The decision to turn Orwell into a TV-style episodic serial was a bold, risky move. It had the potential to get people talking and elevate the game experience to greater heights, or create the indie game equivalent of a black hole.

In this, the second in a series of posts about the development of Orwell, we talk about going episodic: what went right, what went wrong, and why we’ve decided to do it all again and release Orwell: Ignorance is Strength episodically.


On October 20th, 2016, with our hearts in our mouths, we released the first episode of Orwell via Steam. Over the following four weeks, we continued to release a new episode every Thursday, creating a five week season (“Season One”). As far as we know, Orwell was the first game to release this way on Steam, and the second game ever to attempt this release structure.

When it was first conceived, Orwell was intended to be a single date release. But as development progressed and our publisher–Surprise Attack Games–came on board, meetings about what Orwell was trying to achieve led to numerous discussions about the game’s structure, how it was broken into “days”. Orwell felt like a Netflix series, or an old-school radio play. And we talked a lot about the influence that This American Life’s audio show, Serial, had on podcasts.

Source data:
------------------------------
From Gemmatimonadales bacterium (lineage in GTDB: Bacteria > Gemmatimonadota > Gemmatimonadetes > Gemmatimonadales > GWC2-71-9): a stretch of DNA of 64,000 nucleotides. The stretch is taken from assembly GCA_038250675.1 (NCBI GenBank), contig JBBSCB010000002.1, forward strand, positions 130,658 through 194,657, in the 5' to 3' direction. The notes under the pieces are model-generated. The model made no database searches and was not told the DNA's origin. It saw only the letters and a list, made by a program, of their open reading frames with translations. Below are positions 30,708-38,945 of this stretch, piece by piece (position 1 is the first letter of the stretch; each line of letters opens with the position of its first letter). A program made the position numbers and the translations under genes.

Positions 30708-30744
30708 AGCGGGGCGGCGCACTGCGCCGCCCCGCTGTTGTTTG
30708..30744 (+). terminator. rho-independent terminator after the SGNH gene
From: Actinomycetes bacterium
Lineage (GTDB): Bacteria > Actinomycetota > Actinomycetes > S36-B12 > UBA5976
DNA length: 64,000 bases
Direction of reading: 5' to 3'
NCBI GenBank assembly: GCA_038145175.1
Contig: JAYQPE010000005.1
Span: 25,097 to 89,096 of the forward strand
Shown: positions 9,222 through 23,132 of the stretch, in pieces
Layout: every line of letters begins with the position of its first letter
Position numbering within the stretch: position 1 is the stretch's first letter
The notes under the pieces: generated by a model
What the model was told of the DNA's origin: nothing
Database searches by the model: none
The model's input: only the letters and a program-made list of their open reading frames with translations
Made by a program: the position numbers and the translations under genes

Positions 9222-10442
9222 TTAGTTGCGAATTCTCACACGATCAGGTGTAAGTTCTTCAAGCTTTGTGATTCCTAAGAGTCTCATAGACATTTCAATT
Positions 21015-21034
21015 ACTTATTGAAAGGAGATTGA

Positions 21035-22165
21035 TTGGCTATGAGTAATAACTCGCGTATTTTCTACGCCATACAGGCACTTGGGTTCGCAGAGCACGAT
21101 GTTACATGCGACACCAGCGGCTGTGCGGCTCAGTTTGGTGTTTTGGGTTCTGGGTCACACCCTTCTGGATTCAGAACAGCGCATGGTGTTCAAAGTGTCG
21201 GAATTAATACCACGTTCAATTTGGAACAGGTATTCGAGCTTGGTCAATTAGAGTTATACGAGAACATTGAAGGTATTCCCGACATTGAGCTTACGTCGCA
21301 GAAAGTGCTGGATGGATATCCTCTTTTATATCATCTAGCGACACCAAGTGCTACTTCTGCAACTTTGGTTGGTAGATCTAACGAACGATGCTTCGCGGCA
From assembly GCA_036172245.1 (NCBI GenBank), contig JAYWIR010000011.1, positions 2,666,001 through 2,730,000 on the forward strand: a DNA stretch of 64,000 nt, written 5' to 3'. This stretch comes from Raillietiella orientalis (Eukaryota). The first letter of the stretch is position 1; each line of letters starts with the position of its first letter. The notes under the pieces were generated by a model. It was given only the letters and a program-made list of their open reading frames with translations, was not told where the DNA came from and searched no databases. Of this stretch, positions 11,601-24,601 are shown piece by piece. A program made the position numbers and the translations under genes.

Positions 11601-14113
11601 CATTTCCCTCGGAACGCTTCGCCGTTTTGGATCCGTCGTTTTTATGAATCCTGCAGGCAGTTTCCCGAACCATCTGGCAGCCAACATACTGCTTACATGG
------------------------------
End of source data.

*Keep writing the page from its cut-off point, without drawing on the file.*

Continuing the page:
When viewed in those terms, creatively, Orwell really suited an episodic release.

Orwell is a thriller with suspense and plot twists being a critical part of the game. By forcing players to wait between episodes, we hoped to accentuate that feeling of suspense and encourage players to really savour the content in each episode rather than rushing through. We wanted players to think about the game’s theme and how we balance privacy, connection, security and freedom in the age of the internet and social media.